Election; we, therefore, hereby give
notice that a Special City Election will
be held at the Court House in the said
City, under the new election law (Aus
tralian system), on
Monday, December 31st, 1894,
to elect the following officer:
One Maj or to fill unexpired term.
M. B. Tetwiler,
Wallace Oliver,
C. R. Peck,
W. H. Fisher,
Wm. H. Whitworth,
J. T. Baldwin,
Judges of Election.
When Baby was sick, we gave her Castoria,
When she was a Child, she cried for Castoria.
When she became Miss, she clung to Castoria.
When she hod Children, she gave them Castoria.
TION. Kemp's Balsam stops the
cough at once.
Children Cry
for Pitcher's Castoria.
3 Wj
cuim Amn
prompt answer and an honest opinion, write to
MUNNdcCO., who hare bad nearly fifty years'
experience In the patent business. Commnnica
tlons strictly confidential. A Handbook of In
formation concerning Patents and bow to ob
tain tbem sent free. Also a catalogue of mechan
ical and scientific books sent free.
Patents taken tbromch Mann A Co. receive
special notice in the Scientific American, ana
warn are brought widely before the public with
out cost to the Inventor. This splendid paper,
issued weekly, elegantly illustrated, has by far the
largest circulation of any cientifio work In the
world. S3 a year. Sample copies sent free.
Ballding Edition, monthly, tlao a year. Single
copies, itS cents. Every number contains beau
tiful plates. In colors, and photographs of new
houses, with plans, enabling builden to show the
latest designs and secure contracts. Address
Trustee's Sale.
Wherea", Frank J. LTnnleth, and Sophia
Hunleth. hU wife, bv their certain deed of
trust, dated the 1st day of. December. 1893,
duly recorded in the office of Recorder of
Deeds for toe county oi iron, state of Mls-
sourLin Book "3t" at pa- e 195,did convey to
Jus. H. Clark,trustee, the following describ
ed real estate, situated in the County of
Iron, State of Missouri, to wit:
All of the northwest quarter or the south
east quarter, and the southeast quarter of
the northwest quarter, and the northeast
quarter of the southwest qu arter all in sec
tion twenty-fire, in township thirty-one,
north, of ranee three east aggregating 130
acres, more or less.
W bich conveyance was made In trust to
secure the payment of one certain promissory
note therein described; and whereas,default
has been made in the payment of said note
and interest, now past due and unpaid ;
isow, therefore, at the request oi the legal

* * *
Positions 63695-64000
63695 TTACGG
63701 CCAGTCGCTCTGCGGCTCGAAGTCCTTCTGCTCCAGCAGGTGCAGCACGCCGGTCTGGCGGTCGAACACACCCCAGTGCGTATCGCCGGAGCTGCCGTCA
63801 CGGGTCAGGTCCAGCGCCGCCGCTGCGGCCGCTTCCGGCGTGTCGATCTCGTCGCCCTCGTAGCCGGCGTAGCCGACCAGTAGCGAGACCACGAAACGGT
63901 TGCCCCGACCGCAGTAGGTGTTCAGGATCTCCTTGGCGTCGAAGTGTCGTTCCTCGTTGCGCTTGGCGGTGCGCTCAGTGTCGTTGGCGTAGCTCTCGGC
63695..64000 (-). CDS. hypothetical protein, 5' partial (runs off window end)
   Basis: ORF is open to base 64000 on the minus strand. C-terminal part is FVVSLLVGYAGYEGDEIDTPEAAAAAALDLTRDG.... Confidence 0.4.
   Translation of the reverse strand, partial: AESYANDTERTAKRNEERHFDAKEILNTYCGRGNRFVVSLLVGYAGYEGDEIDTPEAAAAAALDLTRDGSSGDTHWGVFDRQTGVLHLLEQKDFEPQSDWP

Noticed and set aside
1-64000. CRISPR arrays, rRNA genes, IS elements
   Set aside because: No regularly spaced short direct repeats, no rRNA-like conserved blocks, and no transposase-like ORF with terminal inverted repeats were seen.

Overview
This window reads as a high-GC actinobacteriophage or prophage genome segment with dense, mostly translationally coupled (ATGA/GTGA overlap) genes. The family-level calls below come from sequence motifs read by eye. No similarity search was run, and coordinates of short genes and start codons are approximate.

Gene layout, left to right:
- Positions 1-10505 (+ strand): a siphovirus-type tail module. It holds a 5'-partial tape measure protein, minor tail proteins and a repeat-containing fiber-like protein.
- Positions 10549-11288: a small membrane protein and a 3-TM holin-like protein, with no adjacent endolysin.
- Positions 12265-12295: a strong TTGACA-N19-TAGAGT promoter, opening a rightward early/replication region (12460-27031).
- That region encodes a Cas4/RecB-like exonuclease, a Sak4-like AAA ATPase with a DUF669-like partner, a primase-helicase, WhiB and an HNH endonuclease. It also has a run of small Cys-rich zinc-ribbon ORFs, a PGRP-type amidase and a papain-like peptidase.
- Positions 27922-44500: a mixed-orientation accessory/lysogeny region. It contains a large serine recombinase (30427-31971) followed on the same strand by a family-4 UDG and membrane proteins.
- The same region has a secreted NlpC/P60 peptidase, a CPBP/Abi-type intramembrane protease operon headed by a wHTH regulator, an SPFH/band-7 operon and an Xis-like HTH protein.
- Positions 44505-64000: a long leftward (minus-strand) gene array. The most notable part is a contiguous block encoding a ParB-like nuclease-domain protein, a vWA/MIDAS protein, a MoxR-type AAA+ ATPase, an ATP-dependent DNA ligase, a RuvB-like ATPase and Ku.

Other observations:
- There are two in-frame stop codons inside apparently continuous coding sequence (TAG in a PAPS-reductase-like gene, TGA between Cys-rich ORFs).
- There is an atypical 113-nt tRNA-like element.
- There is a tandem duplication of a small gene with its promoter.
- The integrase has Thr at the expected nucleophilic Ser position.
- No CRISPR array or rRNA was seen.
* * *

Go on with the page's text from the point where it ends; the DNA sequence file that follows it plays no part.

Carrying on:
holder of said note, and in pursuance of the
terms of said deed of trust, I, the undersign
ed trustee, will, on
Saturday, the 2Slh day of January,
between the hours of nine o'clock a. M. and
five o'clock p. m. of said day .at the east front
door of the Court House In the City of Iron-
ton, in the County of iron. State of Missouri,
sell the above described real estate.at public
vendue, to the highest bidder, for cash, for
the purpose of satisfvin? said note and the
costs of executing this trust.
dec20n25 Trustee.
MAbeaAUr I
M.i::. l
TRtfcD I
Just come to our Store, and you will have little
trouble in finding what you want. Our advice is to
buy Something Useful. It will be better ap
preciated by the friend receiving it.
For loitleieiin
Silk Muffler, 50c to
Kid Gloves, really
nice, 75c to $1.
Neckties, 25 to 75c.
Flannel Overshirts,
all colors, 75c to $1.
Suspenders, 15c to
$1 a pair.
Nice Initial, Hem
stitched Silk and
Linen Handker
chiefs, all prices.
Stylish Hat, Over
coat or Suit.
Nice Pair of Slip
pers. Shaving Set, Etc.
Rugs, Table Scarfs, etc.
Prats i Lais
A New and Stylish
Ail Kiwis
In Silk and Lin
en, from 5c to 85c.
and Many Other Things.
Nice Oak Rockers at $2; better ones at $3 to $5.
All kinds of Stand Tables, at One to Five Dollars.
A Nice Hat-Rack for $8.50; worth $12.
Elegant Side-Board, at very low price.
Bed-Room Sets, from $13 to $45.1
Heating and Cooking-Stoves, at all prices.
An Extra Nice line of Semeran and Brussels Eloor
ttls F
Dolls of all descriptions.
Doll Buggies,
A Nice Suit, Hat,
or Gap.
A Nice Hat, Hood,
Cloak or Jacket.
And Many Other